Syria Geopolitics Part I

By | December 17, 2021

Due to the civil war that has engulfed the country since 2011, Syria can no longer be considered a single state entity. While in fact about half of the territory that was once part of the Syrian state (such as the cities of Damascus, Latakia, Homs and the main communication routes that connect them) are still firmly under the control of the regime led by Bashar al-Assad – president throughout Syria until the outbreak of the conflict – large regions, especially in the north and east of the country, are now under the control of numerous armed groups. Some of them can be traced back to the opposition groups which in 2011 – in the wake of the so-called ‘Arab Springs’ – gave birth to the rebellion against the over forty-year-old Assad regime. A separate discussion is instead necessary for that large part of the territory,Is), a jihadist formation (formerly known as Isis), which after splitting from the parent organization al-Qaeda in 2013, proclaimed the formation of the new Islamic Caliphate in the territories it controls in Syria and western Iraq.

Until 2011, before disintegrating due to the civil conflict, Syria was one of the most important countries in the Middle East. In fact, the country possessed a series of peculiarities that made it unique in the region, both from a historical point of view and with respect to contemporary geopolitical dynamics. Located between Iraq, Turkey, Lebanon, Israel and Jordan, Syria has always played a role of fundamental importance in defining regional balances. Before being divided between the United Kingdom and France following the so-called ‘Sykes-Picot Agreement’ – signed during the First World War to define their respective spheres of influence on the Middle East – the Syrian region, under the Ottoman Empire, also included the Lebanon. Having gained independence from the French mandate in 1946, it suffered several coups d’etat. Reuters may have killed 30,000 civilians).¬†For Syria government and politics, please check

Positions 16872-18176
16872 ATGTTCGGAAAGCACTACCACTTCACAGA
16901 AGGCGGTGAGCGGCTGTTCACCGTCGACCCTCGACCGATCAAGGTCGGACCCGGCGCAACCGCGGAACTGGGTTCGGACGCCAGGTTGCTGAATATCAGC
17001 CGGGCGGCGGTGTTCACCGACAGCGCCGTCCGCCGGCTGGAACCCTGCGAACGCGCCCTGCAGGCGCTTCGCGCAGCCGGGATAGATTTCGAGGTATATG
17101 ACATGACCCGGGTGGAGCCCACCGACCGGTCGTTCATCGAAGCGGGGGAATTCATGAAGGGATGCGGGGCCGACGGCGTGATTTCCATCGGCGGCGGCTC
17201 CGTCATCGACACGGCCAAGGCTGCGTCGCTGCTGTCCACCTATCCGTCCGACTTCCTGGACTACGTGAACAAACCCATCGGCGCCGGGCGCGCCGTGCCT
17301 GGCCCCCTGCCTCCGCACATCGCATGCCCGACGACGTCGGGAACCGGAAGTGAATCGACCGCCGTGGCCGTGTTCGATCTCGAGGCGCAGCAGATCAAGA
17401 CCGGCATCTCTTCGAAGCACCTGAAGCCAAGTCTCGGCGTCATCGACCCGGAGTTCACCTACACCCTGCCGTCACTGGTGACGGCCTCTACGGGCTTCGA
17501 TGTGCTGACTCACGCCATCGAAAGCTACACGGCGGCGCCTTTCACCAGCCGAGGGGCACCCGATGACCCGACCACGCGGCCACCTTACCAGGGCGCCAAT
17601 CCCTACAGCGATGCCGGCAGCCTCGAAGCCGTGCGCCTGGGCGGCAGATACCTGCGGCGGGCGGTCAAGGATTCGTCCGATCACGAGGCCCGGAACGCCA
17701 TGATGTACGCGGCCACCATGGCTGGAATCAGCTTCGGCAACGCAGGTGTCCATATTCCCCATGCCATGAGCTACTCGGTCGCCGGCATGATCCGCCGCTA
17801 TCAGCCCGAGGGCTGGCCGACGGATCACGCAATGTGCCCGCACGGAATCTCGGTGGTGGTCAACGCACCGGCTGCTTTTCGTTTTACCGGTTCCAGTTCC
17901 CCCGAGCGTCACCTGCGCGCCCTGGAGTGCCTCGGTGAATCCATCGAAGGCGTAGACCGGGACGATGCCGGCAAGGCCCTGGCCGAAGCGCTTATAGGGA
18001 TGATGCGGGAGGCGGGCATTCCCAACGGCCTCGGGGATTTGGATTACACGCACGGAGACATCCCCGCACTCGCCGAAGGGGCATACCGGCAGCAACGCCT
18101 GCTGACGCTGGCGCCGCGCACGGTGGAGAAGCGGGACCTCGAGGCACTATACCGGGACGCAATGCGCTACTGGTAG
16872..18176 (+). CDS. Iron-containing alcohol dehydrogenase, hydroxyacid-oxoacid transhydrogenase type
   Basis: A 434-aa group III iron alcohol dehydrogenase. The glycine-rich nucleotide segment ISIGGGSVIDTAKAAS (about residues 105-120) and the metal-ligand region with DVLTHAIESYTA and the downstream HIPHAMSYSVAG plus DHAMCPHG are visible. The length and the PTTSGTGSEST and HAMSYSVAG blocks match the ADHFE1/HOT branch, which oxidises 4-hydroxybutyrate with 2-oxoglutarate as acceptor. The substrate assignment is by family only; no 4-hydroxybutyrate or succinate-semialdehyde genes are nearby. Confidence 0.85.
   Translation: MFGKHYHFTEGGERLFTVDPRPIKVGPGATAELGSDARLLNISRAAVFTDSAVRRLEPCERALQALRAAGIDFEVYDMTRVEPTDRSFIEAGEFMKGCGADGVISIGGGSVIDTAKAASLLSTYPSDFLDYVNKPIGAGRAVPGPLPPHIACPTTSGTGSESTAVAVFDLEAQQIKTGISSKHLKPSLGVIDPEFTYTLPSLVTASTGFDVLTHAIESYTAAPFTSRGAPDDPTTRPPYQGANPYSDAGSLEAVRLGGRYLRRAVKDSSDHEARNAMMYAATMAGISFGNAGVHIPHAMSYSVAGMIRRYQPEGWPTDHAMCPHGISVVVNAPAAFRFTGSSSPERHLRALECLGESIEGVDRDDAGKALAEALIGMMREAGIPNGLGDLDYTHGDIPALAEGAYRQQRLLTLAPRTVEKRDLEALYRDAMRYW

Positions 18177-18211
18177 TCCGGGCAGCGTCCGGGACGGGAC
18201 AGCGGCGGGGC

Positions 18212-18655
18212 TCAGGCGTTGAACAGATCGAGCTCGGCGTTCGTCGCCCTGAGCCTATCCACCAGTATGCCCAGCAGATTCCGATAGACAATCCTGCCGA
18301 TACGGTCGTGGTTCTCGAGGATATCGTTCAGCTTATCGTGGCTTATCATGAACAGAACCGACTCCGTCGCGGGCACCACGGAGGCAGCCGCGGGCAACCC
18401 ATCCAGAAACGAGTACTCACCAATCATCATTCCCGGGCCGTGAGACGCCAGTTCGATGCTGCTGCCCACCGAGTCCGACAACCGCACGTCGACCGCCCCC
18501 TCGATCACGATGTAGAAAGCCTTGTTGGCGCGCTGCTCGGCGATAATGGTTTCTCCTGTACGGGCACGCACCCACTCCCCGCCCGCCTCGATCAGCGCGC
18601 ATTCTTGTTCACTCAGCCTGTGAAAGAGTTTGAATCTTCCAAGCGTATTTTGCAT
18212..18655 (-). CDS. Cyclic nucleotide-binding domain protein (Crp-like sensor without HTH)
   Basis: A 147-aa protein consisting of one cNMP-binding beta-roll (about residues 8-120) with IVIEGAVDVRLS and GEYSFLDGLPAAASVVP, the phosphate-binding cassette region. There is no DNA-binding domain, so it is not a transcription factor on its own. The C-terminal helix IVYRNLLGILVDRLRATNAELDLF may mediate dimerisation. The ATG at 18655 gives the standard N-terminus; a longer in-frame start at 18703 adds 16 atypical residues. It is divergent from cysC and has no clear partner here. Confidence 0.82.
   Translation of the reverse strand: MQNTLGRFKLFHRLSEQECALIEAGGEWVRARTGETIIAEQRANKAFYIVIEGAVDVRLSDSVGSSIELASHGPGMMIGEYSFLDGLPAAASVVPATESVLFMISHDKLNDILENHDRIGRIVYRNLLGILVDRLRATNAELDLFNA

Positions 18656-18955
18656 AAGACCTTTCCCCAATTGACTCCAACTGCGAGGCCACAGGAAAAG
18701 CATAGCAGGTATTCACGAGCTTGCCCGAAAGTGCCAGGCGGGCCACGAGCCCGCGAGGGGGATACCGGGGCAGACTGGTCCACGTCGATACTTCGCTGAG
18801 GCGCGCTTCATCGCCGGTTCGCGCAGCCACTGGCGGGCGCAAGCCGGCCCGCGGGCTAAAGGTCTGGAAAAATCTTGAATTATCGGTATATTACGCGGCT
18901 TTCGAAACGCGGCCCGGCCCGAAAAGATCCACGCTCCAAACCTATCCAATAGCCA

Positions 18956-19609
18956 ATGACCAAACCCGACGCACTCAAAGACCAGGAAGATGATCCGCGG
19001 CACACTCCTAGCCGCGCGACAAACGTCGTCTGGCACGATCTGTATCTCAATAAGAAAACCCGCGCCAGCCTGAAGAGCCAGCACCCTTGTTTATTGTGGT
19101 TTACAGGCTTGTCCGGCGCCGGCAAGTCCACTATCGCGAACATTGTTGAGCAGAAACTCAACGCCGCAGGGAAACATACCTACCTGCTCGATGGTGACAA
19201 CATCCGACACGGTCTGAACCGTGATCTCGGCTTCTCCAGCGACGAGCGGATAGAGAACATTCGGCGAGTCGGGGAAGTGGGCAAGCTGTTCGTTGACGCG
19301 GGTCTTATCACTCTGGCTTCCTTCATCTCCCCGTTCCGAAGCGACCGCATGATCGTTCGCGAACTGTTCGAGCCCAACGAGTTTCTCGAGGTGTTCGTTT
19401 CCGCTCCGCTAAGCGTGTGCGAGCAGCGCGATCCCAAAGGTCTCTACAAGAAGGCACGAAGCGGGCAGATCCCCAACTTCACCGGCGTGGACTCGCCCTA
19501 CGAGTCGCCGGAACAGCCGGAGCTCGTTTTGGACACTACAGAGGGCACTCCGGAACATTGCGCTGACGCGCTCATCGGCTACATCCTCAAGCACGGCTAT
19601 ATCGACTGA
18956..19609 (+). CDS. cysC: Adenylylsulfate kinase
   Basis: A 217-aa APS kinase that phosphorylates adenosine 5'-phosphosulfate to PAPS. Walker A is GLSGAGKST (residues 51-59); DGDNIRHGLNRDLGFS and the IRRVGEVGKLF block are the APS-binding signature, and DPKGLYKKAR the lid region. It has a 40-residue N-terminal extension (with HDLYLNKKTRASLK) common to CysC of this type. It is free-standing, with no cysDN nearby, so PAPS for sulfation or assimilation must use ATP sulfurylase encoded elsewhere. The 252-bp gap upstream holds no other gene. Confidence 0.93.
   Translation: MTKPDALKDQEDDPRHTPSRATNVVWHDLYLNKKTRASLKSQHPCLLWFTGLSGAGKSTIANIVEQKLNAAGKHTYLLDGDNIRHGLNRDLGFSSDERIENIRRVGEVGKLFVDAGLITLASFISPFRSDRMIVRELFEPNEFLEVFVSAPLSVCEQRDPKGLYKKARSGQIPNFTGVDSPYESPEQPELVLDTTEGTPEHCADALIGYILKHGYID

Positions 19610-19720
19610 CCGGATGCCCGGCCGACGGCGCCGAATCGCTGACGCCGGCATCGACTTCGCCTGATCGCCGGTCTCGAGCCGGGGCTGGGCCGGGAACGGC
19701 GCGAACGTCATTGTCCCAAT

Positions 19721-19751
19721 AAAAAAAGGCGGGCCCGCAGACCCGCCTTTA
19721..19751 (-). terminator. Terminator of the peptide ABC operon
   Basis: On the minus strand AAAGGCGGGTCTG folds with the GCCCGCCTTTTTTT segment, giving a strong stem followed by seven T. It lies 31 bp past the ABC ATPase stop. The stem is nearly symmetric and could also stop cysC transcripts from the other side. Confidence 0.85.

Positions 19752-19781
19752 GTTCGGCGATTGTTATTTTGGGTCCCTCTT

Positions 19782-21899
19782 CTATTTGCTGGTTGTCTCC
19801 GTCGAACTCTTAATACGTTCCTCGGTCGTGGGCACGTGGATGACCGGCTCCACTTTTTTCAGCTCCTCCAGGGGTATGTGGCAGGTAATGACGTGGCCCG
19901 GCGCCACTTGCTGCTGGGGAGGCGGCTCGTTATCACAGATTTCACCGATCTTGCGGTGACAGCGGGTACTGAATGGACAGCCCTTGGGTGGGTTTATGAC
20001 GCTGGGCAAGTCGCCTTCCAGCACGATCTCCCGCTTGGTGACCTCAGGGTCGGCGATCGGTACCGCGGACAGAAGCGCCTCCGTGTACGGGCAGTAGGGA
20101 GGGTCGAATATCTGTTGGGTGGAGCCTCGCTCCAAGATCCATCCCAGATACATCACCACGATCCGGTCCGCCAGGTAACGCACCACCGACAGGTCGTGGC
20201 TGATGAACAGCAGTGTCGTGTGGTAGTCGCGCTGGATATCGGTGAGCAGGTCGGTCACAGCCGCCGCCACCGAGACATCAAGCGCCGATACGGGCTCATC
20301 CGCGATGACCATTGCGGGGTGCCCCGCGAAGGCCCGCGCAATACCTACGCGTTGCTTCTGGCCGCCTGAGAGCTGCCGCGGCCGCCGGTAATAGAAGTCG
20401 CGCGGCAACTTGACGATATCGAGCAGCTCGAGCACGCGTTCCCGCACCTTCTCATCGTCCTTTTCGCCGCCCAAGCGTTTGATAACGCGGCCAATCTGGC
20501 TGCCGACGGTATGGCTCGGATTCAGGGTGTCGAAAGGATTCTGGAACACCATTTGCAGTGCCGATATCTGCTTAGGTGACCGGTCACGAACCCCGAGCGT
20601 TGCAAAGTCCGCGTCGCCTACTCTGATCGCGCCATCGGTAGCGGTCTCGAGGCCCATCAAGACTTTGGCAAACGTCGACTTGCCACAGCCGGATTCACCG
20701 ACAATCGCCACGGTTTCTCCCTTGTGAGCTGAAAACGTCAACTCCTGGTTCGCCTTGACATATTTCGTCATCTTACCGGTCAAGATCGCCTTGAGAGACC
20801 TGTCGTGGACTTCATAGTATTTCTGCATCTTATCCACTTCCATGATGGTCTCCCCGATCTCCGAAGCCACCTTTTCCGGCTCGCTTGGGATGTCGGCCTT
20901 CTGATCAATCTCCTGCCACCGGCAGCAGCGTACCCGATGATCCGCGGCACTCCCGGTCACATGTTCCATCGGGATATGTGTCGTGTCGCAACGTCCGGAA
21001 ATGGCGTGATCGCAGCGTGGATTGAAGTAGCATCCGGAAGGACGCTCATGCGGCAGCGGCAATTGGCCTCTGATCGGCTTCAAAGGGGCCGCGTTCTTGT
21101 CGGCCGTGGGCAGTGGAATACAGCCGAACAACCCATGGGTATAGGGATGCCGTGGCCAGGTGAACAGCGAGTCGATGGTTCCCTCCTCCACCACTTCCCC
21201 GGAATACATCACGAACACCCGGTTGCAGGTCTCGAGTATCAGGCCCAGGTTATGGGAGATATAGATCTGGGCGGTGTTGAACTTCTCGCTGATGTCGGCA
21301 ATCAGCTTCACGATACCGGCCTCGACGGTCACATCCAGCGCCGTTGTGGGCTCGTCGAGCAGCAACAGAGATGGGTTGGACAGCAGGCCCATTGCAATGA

Upon his death, his son Bashar took over the country who, despite some initial hints of democratic opening culminating in the brief experience of the ‘Damascus Spring’ in 2000-2001, soon closed any serious democratization process by proceeding with repression. rumors of dissent emerged in the first year of his power. During the Cold War, Syria was called the ‘Cuba of the Middle East’, since it represented the most important satellite of the Soviet Union in the region, especially in contrast to pro-Western Turkey. In the post-Cold War period, Damascus faced a complex transition during which it fortified its alliance with Iran by forming the so-called ‘Resistance Front’, which also includes Hezbollah in Lebanon. This political-strategic alliance had as its main purpose the establishment, within the Middle East region, of an alternative pole to countries such as Hosni Mubarak’s Egypt and the Gulf monarchies, closely linked to the West, and in particular to the States. United and Israel. The Hezbollah-Syria-Iran alliance has found itself in conflict with on numerous occasionsThe US and Europe on numerous fronts, such as the issue of the Iranian nuclear program, the 2005 assassination of Rafiq Hariri – the Lebanese leader supported by Saudi Arabia – and the 2006 war between Hezbollah and Israel.

The foreign policy of President Bashar al-Assad since 2005 has aimed primarily at consolidating its legitimacy before the international community, weakened by the accusations of having had an active part in the attack against Lebanese Prime Minister Hariri. The withdrawal of troops from Lebanon, the new stabilization role played in post-war Iraq and the attempts at indirect negotiations with Israel through Turkish mediation have been functional for this purpose. The Jewish state has always represented the most problematic neighbor for Syria, since the two countries are still formally at war, after having already fought two armed conflicts in 1967 and 1973.. Relations with Washington had also seen a partial rapprochement.,

A central factor in the new Syrian regional policy was also the relaunch of relations with Turkey, a neighboring country with which Syria had traditionally had very tense relations due to joining the two opposing blocs during the Cold War. Ankara and Damascus had become protagonists of a progressive and profound rapprochement which – concerning the energy, economic, political and strategic sectors – had called for an axis of cooperation of primary importance in the regional chessboard. However, this privileged relationship was called into question by the Syrian regime’s repression of the population during the revolt that broke out in 2011, following which the Turkish government publicly condemned the Assad government.

In the confrontation that today opposes the opposition – composed mainly of the Sunni majority of the country – to the Assad regime, which has always placed itself as the ‘protector’ of the country’s religious minorities (Alawite, Christian, Shiite), the secular and democratic instances have gradually lost ground, while atrocities multiplied on both fronts to create one of the greatest humanitarian catastrophes of the contemporary world.

Syria Geopolitics